When we were kids, my brother and I loved watching movies with our dad. To my mother’s consternation, there were certain movies we liked watching over and over again. One of these was The Magnificent Seven, in which a Mexican village is continually attacked by a ruthless gang of bandits. So the villagers approach a gunfighter, played by Yul Brynner (the Eastern European gunfighter, a very big deal in the Old West), to defend them. The gunfighter then recruits a team of righteous outlaws to help him overthrow the forces of evil, men like Steve McQueen, Charles Bronson, and James Coburn. I didn’t realize it at the time, but The Magnificent Seven is actually a remake of a Japanese film, The Seven Samurai. That same theme has been repeated over and over again in movie history; an elite team of heroes is assembled to use their various skills and cunning to rescue the helpless and destroy evil—think of The Avengers last summer. And so it was that when the God of the Universe wanted to rescue this world, He formed a team of His own. Only He could redeem us from our sins, but He chose twelve men to form the most significant movement in human history, an army who would take the saving message of redemption to the uttermost parts of the Earth. Luke 6 tells us that Jesus chose them after spending an entire night alone in prayer. This was no casual decision. He wanted only the right men on His team. Today, we know those men’s names well. We name our sons after them, as well as cities, universities, and hospitals. And we are part of the movement they began, a religion that claims up to 1/3 of the world’s population. Christianity has changed our world more than any other human movement. For a very simple example, think about what year it is: It’s 2013 years since the presumed date of Jesus’ birth. Christianity gave rise to concepts that are key to the way we live, such as the university system, public education, hospitals, and ideas like the responsibility of a society to care for the weak, and the full personhood of children. As Christians, we believe Christianity’s greatest contribution to mankind has been spreading the saving message of Jesus Christ so that millions are experiencing eternal life today; but even if you don’t believe that, you have to admit that the world is a better place because of what began with those 12 men chosen by our Lord.
But there’s still pervasive evil in our world. What is God’s plan? The plan hasn’t changed; He continues to assemble His team. In every generation, He seeks men and women who will follow in the footsteps of those original Twelve to penetrate the darkness with courage and compassion, rescuing the world for Him. That’s us. We are His elite team. Jesus is sending you and me out today to do what those first disciples did. Someday, each of us is going to stand in judgment before Him. And thank God, our salvation is not in question; that has been settled at the cross for all who believe. But as Jesus said in the parable of the talents, He our master has left us with certain opportunities, and when He comes back, He’ll want to know what we’ve done with those opportunities. I don’t want to be the one who buried my stuff in the ground and lived for myself. I want to represent Him well. That’s what I’ll be preaching about all this year: Representing Christ in a Non-Christian Culture. About mid-way through last year, when I started to think this was the direction we needed to go in 2013, I started asking you and some Christian friends outside of WBC “What are the main obstacles we face in trying to represent Christ well?” I got some great feedback. Then I spent the better part of a week alone in a house Carrie’s sister owns in the Hill Country. Brutally suffering for Christ, in other words. I spent those days studying the people in Scripture who represented the Lord well in times of moral uncertainty and rampant unbelief. What were the characteristics that God used in their lives to enable them to change the world for good? What do we need to do in order to live out those same characteristics, to live in a way that is compelling and transformational to everyone we see?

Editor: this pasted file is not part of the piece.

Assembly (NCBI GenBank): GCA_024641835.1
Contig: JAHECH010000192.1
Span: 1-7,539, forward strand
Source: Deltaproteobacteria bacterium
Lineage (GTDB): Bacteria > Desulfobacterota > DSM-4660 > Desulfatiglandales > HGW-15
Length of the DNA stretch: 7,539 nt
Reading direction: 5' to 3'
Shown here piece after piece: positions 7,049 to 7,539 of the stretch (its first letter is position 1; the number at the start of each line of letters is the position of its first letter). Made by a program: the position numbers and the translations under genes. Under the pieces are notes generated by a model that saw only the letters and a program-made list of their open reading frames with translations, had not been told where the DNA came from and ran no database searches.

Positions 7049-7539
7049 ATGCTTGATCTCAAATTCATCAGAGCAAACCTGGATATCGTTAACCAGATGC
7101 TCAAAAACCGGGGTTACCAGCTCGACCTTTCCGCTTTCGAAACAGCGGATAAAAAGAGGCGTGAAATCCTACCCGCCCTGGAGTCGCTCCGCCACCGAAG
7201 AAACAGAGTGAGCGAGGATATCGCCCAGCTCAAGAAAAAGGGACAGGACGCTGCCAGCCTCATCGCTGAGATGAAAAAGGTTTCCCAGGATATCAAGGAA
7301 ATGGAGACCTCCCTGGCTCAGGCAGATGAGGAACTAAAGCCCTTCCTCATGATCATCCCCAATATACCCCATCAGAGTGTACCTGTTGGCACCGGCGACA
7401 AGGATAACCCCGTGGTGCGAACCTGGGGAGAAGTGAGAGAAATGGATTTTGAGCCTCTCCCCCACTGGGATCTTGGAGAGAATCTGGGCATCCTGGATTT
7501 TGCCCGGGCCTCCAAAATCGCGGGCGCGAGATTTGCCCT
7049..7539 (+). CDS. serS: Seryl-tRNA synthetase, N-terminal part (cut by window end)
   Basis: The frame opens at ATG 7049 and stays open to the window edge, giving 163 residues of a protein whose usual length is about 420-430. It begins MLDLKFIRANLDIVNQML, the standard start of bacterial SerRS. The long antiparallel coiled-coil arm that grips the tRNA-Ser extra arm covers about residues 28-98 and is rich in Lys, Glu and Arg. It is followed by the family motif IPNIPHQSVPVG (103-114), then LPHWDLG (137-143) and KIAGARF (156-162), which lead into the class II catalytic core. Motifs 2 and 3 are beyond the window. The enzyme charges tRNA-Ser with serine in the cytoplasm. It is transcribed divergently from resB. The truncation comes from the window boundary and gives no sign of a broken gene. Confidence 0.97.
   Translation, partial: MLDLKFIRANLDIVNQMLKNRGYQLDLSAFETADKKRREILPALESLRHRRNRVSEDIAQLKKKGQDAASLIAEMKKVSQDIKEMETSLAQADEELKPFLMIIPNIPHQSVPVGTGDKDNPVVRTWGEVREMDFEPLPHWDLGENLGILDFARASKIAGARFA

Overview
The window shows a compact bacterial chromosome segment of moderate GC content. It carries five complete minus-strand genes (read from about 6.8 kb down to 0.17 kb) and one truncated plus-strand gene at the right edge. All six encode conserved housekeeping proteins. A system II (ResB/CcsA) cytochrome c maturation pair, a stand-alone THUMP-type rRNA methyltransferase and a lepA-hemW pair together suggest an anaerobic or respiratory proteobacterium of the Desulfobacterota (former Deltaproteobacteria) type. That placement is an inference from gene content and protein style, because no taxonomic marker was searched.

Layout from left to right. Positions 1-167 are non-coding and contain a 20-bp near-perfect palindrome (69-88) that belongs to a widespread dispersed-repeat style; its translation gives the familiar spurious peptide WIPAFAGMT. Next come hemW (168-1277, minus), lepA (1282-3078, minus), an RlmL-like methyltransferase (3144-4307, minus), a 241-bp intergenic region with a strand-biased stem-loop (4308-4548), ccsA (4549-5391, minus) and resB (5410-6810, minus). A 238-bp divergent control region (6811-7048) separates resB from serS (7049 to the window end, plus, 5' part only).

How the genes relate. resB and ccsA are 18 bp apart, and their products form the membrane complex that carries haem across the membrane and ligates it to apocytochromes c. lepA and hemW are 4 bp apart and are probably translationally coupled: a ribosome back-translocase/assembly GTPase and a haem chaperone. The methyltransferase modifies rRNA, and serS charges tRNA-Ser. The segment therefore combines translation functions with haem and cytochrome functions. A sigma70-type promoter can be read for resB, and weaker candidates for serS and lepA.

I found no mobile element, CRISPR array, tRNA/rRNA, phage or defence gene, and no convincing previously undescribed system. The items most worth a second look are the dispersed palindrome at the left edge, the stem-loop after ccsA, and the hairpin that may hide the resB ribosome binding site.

I came up with a preaching schedule for 2013 called Mission Impossible: Representing Christ in a Non-Christian Culture. This Sunday, we'll kick it off by looking at what Jesus required of His original 12 disciples...and what He still requires of you and me. Here's a basic outline of the rest of the year's schedule:
1-13: The Job Description that Changes Everything. 2 Corinthians 5:16-21.
1-20: When Moral Standards Are Collapsing, 2 Timothy 2:24-25, 1 Corinthians 6:19-21.
1-27: In the Marketplace of Gods, Acts 17:16-34.
2-3: When our Faith is Unpopular, John 15:18-21, 16:1-3, 1 Peter 3:15-16, 4:12-19.
2-10: When We Doubt Our Own Beliefs, Matthew 11:1-15.
2-17: When We Feel Weak and Discouraged, 1 Kings 19:1-18.
(Mid-February through March) Call on His Name: A Study of Prayer in the Names of Jesus.
(April through early May) Boldness: Storming Hell with a Water Pistol
(Late May through June) Irresistible Holiness: A Study of Colossians
(July) Unshakeable Faith
(August through early September) Hope: What the World is Looking For
(Mid-September through early November) Be the Church: A Study of Rev. 2-3
(Mid-November through Christmas)Wisdom: Being Good at Life